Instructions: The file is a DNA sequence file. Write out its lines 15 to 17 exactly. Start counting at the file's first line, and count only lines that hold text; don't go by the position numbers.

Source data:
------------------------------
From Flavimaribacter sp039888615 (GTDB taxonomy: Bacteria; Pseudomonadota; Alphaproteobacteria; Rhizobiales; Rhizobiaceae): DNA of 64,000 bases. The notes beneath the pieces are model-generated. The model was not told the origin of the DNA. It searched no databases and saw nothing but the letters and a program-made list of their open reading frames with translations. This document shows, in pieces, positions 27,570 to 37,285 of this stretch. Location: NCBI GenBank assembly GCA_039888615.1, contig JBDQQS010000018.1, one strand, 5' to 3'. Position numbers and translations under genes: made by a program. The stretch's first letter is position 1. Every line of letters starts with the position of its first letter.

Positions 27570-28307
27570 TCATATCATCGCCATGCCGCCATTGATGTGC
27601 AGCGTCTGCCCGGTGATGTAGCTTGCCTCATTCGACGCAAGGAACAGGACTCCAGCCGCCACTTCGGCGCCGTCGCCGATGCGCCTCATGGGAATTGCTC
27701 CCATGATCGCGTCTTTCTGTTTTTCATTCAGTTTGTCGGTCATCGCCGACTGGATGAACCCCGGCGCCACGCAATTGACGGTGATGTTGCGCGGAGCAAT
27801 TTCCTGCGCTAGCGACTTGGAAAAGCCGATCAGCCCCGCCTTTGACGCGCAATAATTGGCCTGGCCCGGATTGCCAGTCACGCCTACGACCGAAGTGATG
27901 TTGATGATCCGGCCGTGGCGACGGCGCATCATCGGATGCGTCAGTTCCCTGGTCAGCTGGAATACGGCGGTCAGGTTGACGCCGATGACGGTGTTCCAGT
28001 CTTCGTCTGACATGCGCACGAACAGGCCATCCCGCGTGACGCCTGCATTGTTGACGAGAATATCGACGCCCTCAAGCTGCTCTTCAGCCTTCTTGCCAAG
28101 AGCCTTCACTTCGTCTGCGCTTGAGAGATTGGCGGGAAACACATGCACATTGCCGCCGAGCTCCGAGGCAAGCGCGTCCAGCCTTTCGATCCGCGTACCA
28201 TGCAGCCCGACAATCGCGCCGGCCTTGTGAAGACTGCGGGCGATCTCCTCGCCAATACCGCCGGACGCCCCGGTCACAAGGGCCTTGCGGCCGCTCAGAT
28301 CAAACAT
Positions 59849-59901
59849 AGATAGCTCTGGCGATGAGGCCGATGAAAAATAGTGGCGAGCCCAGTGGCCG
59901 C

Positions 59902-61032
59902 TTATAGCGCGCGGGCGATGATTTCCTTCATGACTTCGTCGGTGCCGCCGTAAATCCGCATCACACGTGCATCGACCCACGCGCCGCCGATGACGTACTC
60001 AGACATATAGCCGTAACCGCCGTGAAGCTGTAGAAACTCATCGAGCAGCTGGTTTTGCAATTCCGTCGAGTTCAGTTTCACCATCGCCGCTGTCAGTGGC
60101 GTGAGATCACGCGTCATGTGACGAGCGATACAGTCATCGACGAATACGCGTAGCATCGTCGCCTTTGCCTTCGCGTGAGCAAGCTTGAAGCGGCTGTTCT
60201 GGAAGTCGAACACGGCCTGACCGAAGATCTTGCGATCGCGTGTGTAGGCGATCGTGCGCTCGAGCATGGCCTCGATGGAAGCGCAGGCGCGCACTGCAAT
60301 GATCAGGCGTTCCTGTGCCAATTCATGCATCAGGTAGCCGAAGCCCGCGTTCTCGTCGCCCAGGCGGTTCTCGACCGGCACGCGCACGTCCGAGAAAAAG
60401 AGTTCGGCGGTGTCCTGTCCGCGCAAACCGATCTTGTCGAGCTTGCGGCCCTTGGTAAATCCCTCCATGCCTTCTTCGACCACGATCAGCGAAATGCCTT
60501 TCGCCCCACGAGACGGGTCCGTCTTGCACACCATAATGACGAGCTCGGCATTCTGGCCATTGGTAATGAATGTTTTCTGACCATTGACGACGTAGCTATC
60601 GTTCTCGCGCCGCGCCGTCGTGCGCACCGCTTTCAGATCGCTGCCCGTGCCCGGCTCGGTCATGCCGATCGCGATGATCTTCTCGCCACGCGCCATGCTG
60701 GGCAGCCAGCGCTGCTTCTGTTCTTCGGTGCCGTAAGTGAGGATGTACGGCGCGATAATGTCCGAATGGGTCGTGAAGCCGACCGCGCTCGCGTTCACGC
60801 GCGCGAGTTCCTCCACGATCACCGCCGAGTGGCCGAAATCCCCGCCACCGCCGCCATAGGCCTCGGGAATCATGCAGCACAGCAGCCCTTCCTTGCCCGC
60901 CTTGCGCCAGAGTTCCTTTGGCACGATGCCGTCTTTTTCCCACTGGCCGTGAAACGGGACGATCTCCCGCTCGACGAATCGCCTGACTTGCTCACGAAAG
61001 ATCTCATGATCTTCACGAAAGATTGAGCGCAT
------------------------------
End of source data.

Positions 59902-61032
59902 TTATAGCGCGCGGGCGATGATTTCCTTCATGACTTCGTCGGTGCCGCCGTAAATCCGCATCACACGTGCATCGACCCACGCGCCGCCGATGACGTACTC
60001 AGACATATAGCCGTAACCGCCGTGAAGCTGTAGAAACTCATCGAGCAGCTGGTTTTGCAATTCCGTCGAGTTCAGTTTCACCATCGCCGCTGTCAGTGGC